The Technical University of Eindhoven (TU/e) has been in the news a lot in recent years with the 3D printing of concrete. Together with the construction industry, the university wants to develop knowhow to print recyclable concrete products. For example in 2017 it rolled out a new cycle bridge from the revolutionary 3D concrete printer and last summer the longest concrete 3D printed pedestrian bridge (28 metres) in the world was installed in Nijmegen. In the background Zeeshan Yunus Ahmed, a researcher at the TU/e, is working on the next step: the 3D printing of reinforced concrete. To develop a prototype Ahmed’s research team opted for a screw conveyor and the knowhow of Van Beek.
Concrete is a brittle material that can take a lot of compressive force, but not much tensile force. To prevent cracking, it is therefore important to reinforce concrete with concrete reinforcing bars. This prevents the foundation cracking in case of an earthquake or subsidence. Now the cement used in 3D printers is often unreinforced and as a result is not suitable for building big or high buildings. “Reinforcement is necessary to hold concrete together, but this is not possible with a concrete printer. This is why we mix special fibres through the cement that give the concrete the deformability needed for a strong building. At the same time the special fibres hold the concrete together, to prevent it from cracking”, explains Ahmed.
A new type of concrete printer is needed for fibre-reinforced concrete. Ahmed started looking for a way to dose the concrete, one of the most important factors of a 3D printer. Certainly in the case of reinforced concrete, where the optimum possible dosing of the cement guarantees the strength of reinforced concrete. The researcher came across Van Beek screw conveyors: “Van Beek has great expertise in the field of screw conveyors. They were immediately enthusiastic and particularly helpful, interested and motivated in contributing to innovation.” Joram van der Heijden, Sales Engineer at Van Beek, is also grateful that the TU/e came knocking on Van Beek’s door: “It is very important for us to make our knowledge available for industrial innovation. We are therefore pleased to participate in projects of educational institutions.”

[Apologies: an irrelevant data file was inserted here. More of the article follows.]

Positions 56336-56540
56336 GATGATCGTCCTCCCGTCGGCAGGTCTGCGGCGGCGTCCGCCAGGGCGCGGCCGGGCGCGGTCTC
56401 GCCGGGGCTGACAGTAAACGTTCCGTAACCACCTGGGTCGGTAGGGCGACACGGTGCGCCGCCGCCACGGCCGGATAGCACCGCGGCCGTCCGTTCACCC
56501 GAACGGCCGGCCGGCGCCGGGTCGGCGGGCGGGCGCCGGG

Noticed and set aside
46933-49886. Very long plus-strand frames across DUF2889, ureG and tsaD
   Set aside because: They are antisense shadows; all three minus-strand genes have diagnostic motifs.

In addition to the 3D printed cycle bridge and pedestrian bridge delivered the construction sector is at present also working on 3D printed houses. However, the large-scale use of 3D concrete printers for the construction sector still seems some time off. “The research takes a lot of time, in fact we have only just begun. Building with concrete has been happening for centuries, we have even been using reinforced concrete for over 150 years. But we have only been exploring this new form of building with 3D concrete printers for the last five years or so.”
Now the prototype of the new 3D concrete printer of the TU/e is as good as ready, it is time for the next step: cooperation with the construction industry. Van Beek’s expertise can play a part in this too.